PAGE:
Winter noted that the Navy and the Marine Corps have reported cost overruns on the first hull of the Lockheed Martin Littoral Combat Ship and the Expeditionary Fighting Vehicle, but that aggressive efforts are underway to develop more efficient acquisition strategies. “We are working on solving the problems that have arisen so that we can deliver vitally needed capabilities to our warfighters,” said Winter. “Both of these programs represent the kinds of capabilities that the future Navy and Marine Corps will need to fight and win the wars of tomorrow.” Marines and their families will also be well served by the Department’s budget request, noted Conway, pointing out that although they have been pushed hard and strained by the operational tempo of the war, morale has never been higher. “They know full well what the nation expects of it Marines in a time of war, and they are shouldering that duty with selflessness and courage,” he said. Conway lauded the proposed increase of Marine Corps end strength to 202,000 by FY11, saying it will “greatly reduce the strain on the individual Marine and on our institution as whole.” It will also, he stated, improve the deployment-to-dwell ration in critical units, some of which are deployed for seven months and then home for seven months. But the Commandant was quick to correct the record on the assumption that the increased end strength is designed to support the recent plus-up of forces in Iraq. “This is not the case,” he asserted. “Our request for additional Marines is separate from, indeed it pre-dated by several weeks, the announcement of the plus-up.”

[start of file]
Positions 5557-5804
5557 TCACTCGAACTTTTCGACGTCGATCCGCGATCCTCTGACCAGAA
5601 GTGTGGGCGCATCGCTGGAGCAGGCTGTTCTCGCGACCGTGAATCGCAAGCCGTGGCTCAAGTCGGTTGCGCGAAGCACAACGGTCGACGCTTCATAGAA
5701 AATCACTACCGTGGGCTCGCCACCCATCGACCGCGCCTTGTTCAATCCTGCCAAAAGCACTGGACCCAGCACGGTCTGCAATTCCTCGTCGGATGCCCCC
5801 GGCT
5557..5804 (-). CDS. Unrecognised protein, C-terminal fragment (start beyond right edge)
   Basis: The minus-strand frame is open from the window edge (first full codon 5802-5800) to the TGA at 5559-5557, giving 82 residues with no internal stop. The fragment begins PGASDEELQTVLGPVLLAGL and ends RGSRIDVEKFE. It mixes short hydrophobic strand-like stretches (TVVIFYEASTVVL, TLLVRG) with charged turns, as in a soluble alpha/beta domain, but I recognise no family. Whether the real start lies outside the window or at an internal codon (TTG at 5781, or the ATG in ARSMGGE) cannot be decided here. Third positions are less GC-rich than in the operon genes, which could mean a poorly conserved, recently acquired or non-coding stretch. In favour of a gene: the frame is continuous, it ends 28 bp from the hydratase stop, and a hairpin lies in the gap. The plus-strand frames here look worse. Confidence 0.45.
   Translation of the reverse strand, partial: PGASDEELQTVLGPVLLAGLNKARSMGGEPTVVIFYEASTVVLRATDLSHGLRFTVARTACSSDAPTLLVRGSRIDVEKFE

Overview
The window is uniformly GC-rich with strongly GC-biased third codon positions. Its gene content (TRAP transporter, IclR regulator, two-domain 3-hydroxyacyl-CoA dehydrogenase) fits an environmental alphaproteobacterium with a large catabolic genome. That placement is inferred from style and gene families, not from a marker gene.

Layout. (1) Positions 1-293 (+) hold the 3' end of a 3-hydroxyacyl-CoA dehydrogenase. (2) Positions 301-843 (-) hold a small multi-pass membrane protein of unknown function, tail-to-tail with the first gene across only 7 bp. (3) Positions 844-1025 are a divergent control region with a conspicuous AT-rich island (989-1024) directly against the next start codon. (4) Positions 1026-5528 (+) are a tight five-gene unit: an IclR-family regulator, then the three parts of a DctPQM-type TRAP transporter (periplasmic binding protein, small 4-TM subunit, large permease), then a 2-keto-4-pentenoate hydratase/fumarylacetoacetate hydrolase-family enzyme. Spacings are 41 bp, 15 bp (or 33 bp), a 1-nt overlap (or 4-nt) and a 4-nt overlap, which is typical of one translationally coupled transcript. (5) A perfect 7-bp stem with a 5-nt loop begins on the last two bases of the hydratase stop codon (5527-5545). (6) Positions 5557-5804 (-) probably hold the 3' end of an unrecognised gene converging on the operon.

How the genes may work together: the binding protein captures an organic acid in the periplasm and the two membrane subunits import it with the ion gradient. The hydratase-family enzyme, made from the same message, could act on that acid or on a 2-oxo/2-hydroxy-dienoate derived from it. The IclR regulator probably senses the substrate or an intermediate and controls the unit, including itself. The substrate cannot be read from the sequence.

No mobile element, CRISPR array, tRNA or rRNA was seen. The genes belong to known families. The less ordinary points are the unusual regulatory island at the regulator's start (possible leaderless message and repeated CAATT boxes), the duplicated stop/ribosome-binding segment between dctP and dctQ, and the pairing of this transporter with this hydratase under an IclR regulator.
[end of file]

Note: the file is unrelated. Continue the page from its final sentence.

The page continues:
Conway assured lawmakers that all Marines going into Iraq’s Al Anbar province will be properly trained and equipped. He also stressed the urgent need for more MRAP vehicles to help protect Marines from the improvised explosive device (IED) threat. The V-shaped-bottom MRAP vehicle is designed to fill the gap between the flat-bottomed Humvees being used today and the Joint Tactical Light Vehicle, which is designed to offer greater protection against IEDs. The MRAP family of vehicles includes both light utility vehicles and medium trucks.

The Marine Corps received enough funding for this fiscal year to buy 805 MRAP vehicles in the baseline budget. They also requested funding to procure 244 vehicles in the FY07 wartime supplemental and additional funding in the FY08 GWOT supplemental for 255 vehicles. In addition to this, the Marine Corps requested $2.8 billion in the FY08 unfunded list to buy 2,700 more. All three leaders were quick to point out that, in addition to the service of Sailors and Marines in Iraq and Afghanistan, thousands of others are accomplishing the Navy-Marine Corps mission around the world. On their behalf, Winter asked Congress for special attention to shortfalls in funding for Basic Allowance for Housing and Base Realignment and Closure activities. “We owe it to the Sailors and Marines -- and their families -- to find a speedy resolution of these issues,” he said. Source: NavNews